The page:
How to use inheritance in Visual C#

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SUMMARY

This step-by-step article shows you how to use inheritance in Visual C#.

Inheritance is an important object-oriented concept. It allows you to build a hierarchy of related classes, and to reuse functionality defined in existing classes.

In the following examples, you will define a base class that contains fields and methods for a generic bank account. You will then define a derived class that represents a particular kind of bank account. The derived class will inherit members from the base class, override selected members, and add new members for the new kind of account.

Requirements

Prior knowledge required:
  • C# syntax
  • Object-oriented concepts

Create a New Console Application

  1. Start Visual Studio and create a new C# console application project named UseInheritance.
  2. Save the project.

Create an Abstract Base Class

  1. In Solution Explorer, switch to the Class View (If you cannot see it, click Class View in the View menu). Right-click the UseInheritance project, point to Add, and then click Class.

    Note In Visual C# .NET 2003, point to Add, and then click Add Class.
  2. In the Add New Item dialog, type in a class name of Account, and then click Add.

    The Account class is displayed. Notice the keyword. Add the public and abstract modifiers to the class so it resembles the following.
    public abstract class Account 
    {
       
    
    }

Write Code for the Base Class

  1. In the Code View window, add two fields to the Account class to represent the account balance and the name of the account holder:
    private string name;        // Only accessible in base class
    protected double balance;   // Accessible in base class and derived class
  2. Modify the constructor as follows to initialize these fields:
    public Account(string nm, double bal)
    {
       this.name = nm;
       this.balance = bal;
    
    }
  3. Add the following methods to the class. The virtual keyword means these methods can be overridden in derived classes:
    public virtual void Credit(double amount)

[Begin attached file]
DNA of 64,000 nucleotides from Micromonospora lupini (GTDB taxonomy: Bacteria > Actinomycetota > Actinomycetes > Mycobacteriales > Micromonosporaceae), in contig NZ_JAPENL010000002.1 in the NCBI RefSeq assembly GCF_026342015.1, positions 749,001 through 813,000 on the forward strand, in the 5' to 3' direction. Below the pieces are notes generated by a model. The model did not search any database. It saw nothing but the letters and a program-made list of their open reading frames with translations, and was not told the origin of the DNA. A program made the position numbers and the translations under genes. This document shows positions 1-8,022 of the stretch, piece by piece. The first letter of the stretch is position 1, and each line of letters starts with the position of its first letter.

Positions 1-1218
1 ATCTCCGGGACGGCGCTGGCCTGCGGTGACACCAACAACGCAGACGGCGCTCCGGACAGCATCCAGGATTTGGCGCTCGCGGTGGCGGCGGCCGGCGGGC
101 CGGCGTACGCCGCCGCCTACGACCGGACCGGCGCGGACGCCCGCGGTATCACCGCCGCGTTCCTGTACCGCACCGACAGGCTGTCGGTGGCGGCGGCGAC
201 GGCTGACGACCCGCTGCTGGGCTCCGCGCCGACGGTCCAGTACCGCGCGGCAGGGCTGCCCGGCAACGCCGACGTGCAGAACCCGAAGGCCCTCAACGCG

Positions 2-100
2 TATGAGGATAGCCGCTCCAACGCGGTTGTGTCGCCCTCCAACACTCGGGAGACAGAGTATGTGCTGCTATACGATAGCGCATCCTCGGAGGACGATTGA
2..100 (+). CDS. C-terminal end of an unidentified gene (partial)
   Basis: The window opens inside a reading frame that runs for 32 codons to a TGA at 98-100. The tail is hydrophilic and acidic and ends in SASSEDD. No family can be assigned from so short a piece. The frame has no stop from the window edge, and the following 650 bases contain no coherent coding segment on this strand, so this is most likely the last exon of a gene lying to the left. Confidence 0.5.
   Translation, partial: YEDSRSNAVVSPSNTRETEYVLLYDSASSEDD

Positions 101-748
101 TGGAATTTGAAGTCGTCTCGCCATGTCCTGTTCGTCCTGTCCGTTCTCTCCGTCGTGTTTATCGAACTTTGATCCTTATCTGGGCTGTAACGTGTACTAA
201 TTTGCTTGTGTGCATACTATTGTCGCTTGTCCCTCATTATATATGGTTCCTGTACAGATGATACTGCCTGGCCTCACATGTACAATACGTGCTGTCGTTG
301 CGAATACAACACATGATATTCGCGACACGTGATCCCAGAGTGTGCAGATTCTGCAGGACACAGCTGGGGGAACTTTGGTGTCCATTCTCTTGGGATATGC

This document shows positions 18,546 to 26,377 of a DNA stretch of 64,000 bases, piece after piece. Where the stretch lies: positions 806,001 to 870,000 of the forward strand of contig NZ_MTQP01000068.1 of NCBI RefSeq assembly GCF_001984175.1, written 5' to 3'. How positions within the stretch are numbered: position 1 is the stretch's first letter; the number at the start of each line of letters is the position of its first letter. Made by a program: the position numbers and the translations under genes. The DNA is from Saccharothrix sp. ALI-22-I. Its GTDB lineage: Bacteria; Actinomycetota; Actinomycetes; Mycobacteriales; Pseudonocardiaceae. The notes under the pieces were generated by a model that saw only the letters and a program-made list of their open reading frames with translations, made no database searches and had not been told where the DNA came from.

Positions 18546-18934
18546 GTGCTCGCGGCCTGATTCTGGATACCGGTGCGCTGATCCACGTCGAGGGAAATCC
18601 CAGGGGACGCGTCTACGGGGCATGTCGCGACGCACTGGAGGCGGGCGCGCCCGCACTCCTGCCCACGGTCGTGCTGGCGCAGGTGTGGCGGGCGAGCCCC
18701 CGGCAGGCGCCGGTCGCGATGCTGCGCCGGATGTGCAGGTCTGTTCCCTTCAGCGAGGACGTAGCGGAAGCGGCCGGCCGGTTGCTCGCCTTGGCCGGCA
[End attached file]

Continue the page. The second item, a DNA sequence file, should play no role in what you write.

{
       this.balance += amount;
    }
    
    public virtual void Debit(double amount)
    {
       this.balance -= amount;
    }
    
    public virtual void Display()
    {
       Console.WriteLine("Name={0}, balance={1}", this.name, this.balance);
    
    }
  4. Add the following method to the class. Because this method is not marked as virtual, it cannot be overridden in derived classes. This method provides the capability to change the name of the account holder.
    public void ChangeName(string newName)
    {
       this.name = newName;
    
    }
  5. Add the following method to the class. The abstract keyword means this method must be overridden in derived classes:
    public abstract double CalculateBankCharge();

Create a Derived Class

  1. In the Class View, right-click the UseInheritance project. On the Shortcut menu, choose Add and then click Class.
  2. In the Add New Item dialog box, type SavingsAccount, and then click Add.
  3. View the code for the SavingsAccount class.
  4. Change the SavingsAccount class definition as follows, so that SavingsAccount inherits from Account:
    public class SavingsAccount : Account
    {
       
    
    }

Write Code for the Derived Class

  1. Add a field to the SavingsAccount class:
    private double minBalance;   // If the balance drops below minBalance, 
                                 // the bank will charge a fee on the account
  2. Modify the SavingsAccount constructor to initialize the fields in the base class and in this class:
    public SavingsAccount(string nm, double bal, double min) 
       : base(nm, bal)           // Call base-class constructor first
    {
       minBalance = min;         // Then initialize fields in this class
    
    }
  3. Add the following methods to the SavingsAccount class. These methods override the virtual methods inherited from the base class:
    public override void Debit(double amount)
    {
       if (amount <= balance)    // Use balance, inherited from base class
          base.Debit(amount);    // Call Debit, inherited from base class 
    }
    public override void Display()
    {
       base.Display();          // Call Display, inherited from base class
       Console.WriteLine("$5 charge if balance goes below ${0}", minBalance);
    
    }
  4. You must override all abstract methods from the base class. Add the following method to the SavingsAccount class:
    public override double CalculateBankCharge()
    {
       if (balance < minBalance)
          return 5.00;
       else
          return 0.00;
    
    }

Verify It Works

  1. Display the code for Class1.cs in the Code View window.
  2. In the Main method, create a SavingsAccount object and display it as follows:
    SavingsAccount sa = new SavingsAccount("Freda Smith", 100.00, 25);
    sa.Display();
  3. Add the following code to call public methods in SavingsAccount or Account:
    sa.Credit(100);
    sa.Debit(180);
    sa.ChangeName("Freda Jones");
    sa.Display();
    Console.WriteLine("Bank charge: ${0}",  sa.CalculateBankCharge());
  4. Build the application.
  5. Set a breakpoint at the start of the Main method, and start the application in the debugger. Step into each statement, and observe which methods are called during the application. The application displays the following information on the console:
    Name=Freda Smith, balance=100
    $5 charge if balance goes below $25
    Name=Freda Jones, balance=20
    $5 charge if balance goes below $25
    Bank charge: $5

Properties

Article ID: 307205 - Last Review: August 1, 2008 - Revision: 3.0
APPLIES TO
  • Microsoft Visual C# 2008 Express Edition
  • Microsoft Visual C# 2005
  • Microsoft Visual C# .NET 2003 Standard Edition
Keywords: 
kbsweptvs2008 kbhowtomaster KB307205

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